NHS and local authorities get more cash through Tech Fund two

After another long wait, the second round of NHS Technology Fund has finally been announced, this time to reflect the government’s key priorities of enabling information to flow across care settings, and so aptly named the Integrated Digital Care Fund.

The new fund follows the initial announcement one year ago by the Secretary of State for Health, Jeremy Hunt and medical director of NHS England, Sir Bruce Keogh, that £260m would be ploughed into NHS IT in the form of  the Safer Hospitals, Safer Wards Technology Fund.  In September, this was followed by the announcement of an additional £250m to be added to the fund – increasing its total value to over £500m. A relatively substantial amount when adding matched funding.

So what is new about this fund?

It appears that there is, at least on the surface, greater opportunity for suppliers. During a recent speech, Beverly Bryant, the director of strategic systems and technology at NHS England, said she is looking to industry to help create the business case for integration in the context of delivering on patient safety, patient experience and efficiency. She said that NHS England and the Department of Health’s role is about creating seed funding to incentivise buyers and suppliers of technology. Despite NHS England being responsible for the delivery, administration and governance of the fund to facilitate the widespread adoption of modern, safe standards of electronic record-keeping, Bryant said she did not want to dictate what happens on a micro level, but to set the landscape and encourage providers and industry to ‘play together.’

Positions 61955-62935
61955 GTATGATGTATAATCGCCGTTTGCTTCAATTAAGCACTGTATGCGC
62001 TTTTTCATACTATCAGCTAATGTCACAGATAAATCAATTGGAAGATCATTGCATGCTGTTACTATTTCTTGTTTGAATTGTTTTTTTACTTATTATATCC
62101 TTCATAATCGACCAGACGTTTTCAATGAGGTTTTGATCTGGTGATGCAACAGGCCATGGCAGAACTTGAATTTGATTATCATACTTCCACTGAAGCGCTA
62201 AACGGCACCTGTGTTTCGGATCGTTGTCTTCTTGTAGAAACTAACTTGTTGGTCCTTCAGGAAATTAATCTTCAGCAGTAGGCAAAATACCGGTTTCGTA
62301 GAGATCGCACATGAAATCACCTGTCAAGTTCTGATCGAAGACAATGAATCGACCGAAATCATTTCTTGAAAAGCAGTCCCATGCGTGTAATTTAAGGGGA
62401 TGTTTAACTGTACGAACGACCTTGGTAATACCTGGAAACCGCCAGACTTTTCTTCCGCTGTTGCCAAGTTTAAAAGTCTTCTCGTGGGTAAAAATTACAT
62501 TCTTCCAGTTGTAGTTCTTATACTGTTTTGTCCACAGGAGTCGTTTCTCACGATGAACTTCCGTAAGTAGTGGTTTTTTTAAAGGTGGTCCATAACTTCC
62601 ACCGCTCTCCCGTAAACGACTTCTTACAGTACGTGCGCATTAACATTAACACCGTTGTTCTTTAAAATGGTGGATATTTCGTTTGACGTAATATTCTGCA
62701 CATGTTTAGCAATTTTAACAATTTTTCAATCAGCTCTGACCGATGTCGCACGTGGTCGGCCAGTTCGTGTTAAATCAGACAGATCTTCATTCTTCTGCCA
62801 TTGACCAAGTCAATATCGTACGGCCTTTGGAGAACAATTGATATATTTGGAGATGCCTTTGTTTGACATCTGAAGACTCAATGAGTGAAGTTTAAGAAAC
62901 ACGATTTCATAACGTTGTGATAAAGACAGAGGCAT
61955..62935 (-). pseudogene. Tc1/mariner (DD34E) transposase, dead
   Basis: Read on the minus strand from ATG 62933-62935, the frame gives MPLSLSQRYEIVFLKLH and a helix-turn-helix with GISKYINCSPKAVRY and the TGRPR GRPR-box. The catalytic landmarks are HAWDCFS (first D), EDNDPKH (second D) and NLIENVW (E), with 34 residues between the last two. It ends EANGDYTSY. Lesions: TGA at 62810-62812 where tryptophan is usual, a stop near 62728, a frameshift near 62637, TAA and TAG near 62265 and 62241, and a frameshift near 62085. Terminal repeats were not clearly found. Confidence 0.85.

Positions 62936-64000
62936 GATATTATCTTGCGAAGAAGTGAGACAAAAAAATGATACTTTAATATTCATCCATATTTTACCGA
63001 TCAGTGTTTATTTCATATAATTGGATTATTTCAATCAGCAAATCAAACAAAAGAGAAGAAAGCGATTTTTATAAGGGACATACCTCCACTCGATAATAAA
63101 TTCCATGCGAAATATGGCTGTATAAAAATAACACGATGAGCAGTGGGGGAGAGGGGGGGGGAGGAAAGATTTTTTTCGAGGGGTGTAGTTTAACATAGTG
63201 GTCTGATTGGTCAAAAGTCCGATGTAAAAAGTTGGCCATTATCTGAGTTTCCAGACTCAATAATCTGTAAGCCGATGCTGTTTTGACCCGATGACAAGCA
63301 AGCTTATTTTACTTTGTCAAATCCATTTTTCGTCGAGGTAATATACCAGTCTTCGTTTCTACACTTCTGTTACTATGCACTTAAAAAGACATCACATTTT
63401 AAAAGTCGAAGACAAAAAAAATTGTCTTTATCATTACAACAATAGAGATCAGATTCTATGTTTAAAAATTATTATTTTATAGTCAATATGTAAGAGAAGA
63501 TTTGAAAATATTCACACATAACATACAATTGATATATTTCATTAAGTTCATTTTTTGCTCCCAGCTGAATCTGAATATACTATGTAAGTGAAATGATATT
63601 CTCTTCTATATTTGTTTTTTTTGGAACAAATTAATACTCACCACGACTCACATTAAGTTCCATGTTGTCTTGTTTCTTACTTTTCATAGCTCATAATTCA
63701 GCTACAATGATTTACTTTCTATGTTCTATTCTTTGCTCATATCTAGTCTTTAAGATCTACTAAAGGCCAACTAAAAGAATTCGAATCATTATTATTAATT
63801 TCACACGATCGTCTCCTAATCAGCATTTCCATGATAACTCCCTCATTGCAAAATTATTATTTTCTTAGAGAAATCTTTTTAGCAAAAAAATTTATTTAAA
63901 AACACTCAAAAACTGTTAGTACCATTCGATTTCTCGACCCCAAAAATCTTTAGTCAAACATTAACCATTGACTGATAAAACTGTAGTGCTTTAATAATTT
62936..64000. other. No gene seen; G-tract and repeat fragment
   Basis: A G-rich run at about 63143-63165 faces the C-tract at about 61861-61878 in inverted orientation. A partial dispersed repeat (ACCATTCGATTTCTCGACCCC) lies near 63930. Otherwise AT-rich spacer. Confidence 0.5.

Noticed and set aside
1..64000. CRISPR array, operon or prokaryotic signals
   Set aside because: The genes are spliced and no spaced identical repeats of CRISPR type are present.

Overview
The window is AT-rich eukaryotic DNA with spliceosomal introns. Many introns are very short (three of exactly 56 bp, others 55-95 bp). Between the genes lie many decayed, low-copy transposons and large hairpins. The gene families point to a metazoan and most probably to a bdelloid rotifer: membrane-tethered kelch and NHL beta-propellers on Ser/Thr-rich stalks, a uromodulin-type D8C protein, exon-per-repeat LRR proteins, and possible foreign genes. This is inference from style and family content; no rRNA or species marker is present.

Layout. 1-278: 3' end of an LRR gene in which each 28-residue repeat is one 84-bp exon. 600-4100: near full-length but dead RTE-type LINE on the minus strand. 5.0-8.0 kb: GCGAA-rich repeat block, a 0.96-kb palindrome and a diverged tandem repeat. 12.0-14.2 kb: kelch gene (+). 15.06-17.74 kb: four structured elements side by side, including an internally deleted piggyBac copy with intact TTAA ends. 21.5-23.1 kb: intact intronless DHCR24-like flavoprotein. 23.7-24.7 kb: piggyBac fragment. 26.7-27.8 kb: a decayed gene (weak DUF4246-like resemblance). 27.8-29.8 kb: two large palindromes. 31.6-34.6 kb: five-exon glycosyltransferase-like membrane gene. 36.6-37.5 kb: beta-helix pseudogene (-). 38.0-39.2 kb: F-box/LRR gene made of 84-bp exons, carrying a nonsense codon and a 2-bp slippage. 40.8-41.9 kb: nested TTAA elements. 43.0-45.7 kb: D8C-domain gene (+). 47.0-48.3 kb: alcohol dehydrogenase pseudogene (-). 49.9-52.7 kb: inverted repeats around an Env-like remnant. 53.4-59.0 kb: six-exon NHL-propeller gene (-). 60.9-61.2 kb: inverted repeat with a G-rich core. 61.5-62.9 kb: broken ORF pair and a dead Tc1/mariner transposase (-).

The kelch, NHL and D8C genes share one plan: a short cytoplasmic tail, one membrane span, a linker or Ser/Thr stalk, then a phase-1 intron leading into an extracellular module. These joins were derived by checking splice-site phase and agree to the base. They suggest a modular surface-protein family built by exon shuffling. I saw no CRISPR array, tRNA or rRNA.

Another key differentiator is that organisations that are applying have to name the supplier that they are working with to gain business case approval for their solution. However, they will not be able to bid for more money for projects that they won last year and they will not be able to get funding for projects that are being supported in other ways, such as through the remaining period of the National Programme for IT.

Furthermore, and slightly underplayed among the news coverage, is that the eligibility criteria has been widened to include local authorities and community health trusts to encourage projects that aim to integrate patient records across different providers. However, we wait to see how well the availability of the fund will be communicated to such organisations and therefore how many apply. It’s likely to be down to suppliers to make local authorities aware of the opportunities.

Unfortunately, one of the key similarities to the first round of tech fund that remains is the limited timeframe that organisations have to apply, with just two months in total to get their applications in. Around £60m of the last fund was not allocated – and has now been lost out of the NHS – because of tight deadlines and HM Treasury demands for greater return on investment than some projects managed to demonstrate. Arguably, the increased focus on integrated digital records with the emphasis on supporting information flows across organisational boundaries, is even more complex and will require even more time to pull business cases together.

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